It has come and gone again. It was July 1 and we celebrate and mourn on the same day. It is Canada Day.
I fly my Maple Leaf flag. The family comes around and we barbecue and celebrate. It is Canada’s birthday. I have visited a lot of countries over the years, and I know the genuine respect around the world there is for Canada. I know that particularly in Europe there is a real feeling of gratitude directed towards our nation. It l, among other things, makes me proud to be Canadian.
July 1, though, is always Memorial Day to Newfoundland. Until 1949 Newfoundland was a country. It was, and is, Memorial Day to us and the wounds of July 1 in Newfoundland run deep. It was in 1916 that the Battle of the Somme and a little place named Beaumont Hamel stole from Newfoundland a generation of brave young men. July 1 was one of the great tragedies of World War 1.
I am old enough to remember the family story. In 1950, Beaumont Hamel was only 25 years into our memory banks. I remember vividly my grandmother talking in her basement kitchen about ‘the Big Push’. That was what the British generals called the ill-fated Somme offensive of which Beaumont Hamel was a part. She talked in almost holy terms about our boys. She talked about “dead men could advance no further” glorifying, as always happens, some of the great failures of war. That was more than 70 years ago for me, and I have better perspective now. I understand how our Newfoundland Regiment was cannon fodder, essentially. The men were ordered to move forward like all the regiments slowly into a wall of German machine gun fire. The Newfoundland Regiment was wiped out. As I am wont to say the technology of the industrial revolution and the 20th century expertise at arms construction ran headlong into a British plan of battle from that was from the Middle Ages. Newfoundland soldiers didn’t get anywhere near the German front line that morning. They were mowed down when they were forced to abandon trenches already filled with the dead and dying of other regiments. The Newfoundland boys advanced across open ground. It was a slaughter.
This was billed in Newfoundland initially as a great victory. The Greek poet Aeschylus said correctly: “In war, truth is the first casualty.” In Newfoundland in 1916, it took a while before that awful truth of July 1st sank in. I am honoured to have known two of the survivors of the Somme and Beaumont Hamel. Walter Tobin of the Newfoundland Regiment was wounded on July 1. He told me the British always win the wars, but they don’t win all the battles and the Somme was not one of their victories. Walter lost his brother Jimmy in the war. Jimmy was killed in Belgium. Both Walter and Jimmy were like me, St. Bon’s boys. Walter remembered that July 1, 1916 was hot and cloudless. He remembered well the soldiers wore a metal triangle on the back of their uniforms to help their artillery find the range. German machine gunners found the range as well as the July sun glinted off the metal on the backs of wounded soldiers. Walter said the bullets were so frequent that morning they sounded like a fan. They were a whirring sound.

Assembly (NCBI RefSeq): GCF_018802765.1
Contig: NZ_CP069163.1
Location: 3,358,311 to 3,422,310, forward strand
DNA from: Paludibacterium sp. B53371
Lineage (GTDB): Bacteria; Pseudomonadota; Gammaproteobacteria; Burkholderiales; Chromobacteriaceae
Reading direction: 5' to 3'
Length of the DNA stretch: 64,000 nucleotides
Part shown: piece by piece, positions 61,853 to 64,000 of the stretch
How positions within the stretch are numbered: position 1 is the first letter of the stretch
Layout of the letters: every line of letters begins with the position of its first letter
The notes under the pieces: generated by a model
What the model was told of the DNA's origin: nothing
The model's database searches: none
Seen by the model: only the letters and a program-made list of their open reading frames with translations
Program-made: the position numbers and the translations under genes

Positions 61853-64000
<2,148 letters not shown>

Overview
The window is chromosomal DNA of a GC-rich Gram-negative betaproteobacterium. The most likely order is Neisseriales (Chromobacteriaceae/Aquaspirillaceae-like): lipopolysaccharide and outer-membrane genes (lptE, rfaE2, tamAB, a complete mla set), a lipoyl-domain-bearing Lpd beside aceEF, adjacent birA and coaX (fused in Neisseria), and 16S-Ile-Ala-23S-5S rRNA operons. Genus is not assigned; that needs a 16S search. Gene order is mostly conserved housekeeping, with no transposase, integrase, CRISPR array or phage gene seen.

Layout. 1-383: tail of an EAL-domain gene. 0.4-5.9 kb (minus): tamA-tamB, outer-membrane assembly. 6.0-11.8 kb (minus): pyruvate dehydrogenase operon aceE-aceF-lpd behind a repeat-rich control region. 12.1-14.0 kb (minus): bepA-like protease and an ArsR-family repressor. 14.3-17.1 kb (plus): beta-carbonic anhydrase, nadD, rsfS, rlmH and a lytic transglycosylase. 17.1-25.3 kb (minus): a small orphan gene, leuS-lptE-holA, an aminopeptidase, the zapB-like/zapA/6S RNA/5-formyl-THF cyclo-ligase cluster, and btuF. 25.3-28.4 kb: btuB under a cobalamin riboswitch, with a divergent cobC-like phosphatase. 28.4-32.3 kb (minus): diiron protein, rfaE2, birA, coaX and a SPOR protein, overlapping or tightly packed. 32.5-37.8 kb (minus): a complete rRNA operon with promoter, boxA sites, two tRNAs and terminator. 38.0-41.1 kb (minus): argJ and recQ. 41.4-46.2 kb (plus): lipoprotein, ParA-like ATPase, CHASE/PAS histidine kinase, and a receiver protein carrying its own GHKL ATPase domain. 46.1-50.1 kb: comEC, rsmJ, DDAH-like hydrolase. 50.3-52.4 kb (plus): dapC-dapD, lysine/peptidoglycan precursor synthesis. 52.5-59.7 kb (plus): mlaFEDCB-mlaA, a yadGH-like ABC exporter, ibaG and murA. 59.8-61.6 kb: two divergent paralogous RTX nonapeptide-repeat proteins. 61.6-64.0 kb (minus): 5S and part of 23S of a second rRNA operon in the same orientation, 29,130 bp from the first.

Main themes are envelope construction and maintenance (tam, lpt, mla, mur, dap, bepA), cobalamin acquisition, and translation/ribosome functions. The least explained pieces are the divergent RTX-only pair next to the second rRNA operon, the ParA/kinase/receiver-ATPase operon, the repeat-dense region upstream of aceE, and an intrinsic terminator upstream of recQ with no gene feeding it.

Abe Mullet was the other person I knew from the Somme, and he was more direct. He had been out on night patrol the day before July 1. He knew the Somme had been a complete debacle. He said to me over a drink of Scotch in a motel in northern France that as near as he could determine the attack was doomed to failure. He said anyone could see that and those who couldn’t SHOULD have seen it. He said, “The big fella was trying to make a reputation for himself.” It is assumed “the big fella” he talked about was Field Marshall Douglas.
My final thought on why I remember July 1st as something beyond Canada Day. I have been to that awful battlefield in France three times. On the 75th anniversary of the battle I was there in the company of both Abe Mullet and Walter Tobin. At the much storied “danger tree” – beyond which no soldier of the regiment advanced, the family of Private Steven Fallon of the Newfoundland Regiment had placed a little inscribed hand-made cross. It told us Private Fallon died there on the 1st of July, 1916. He was 16.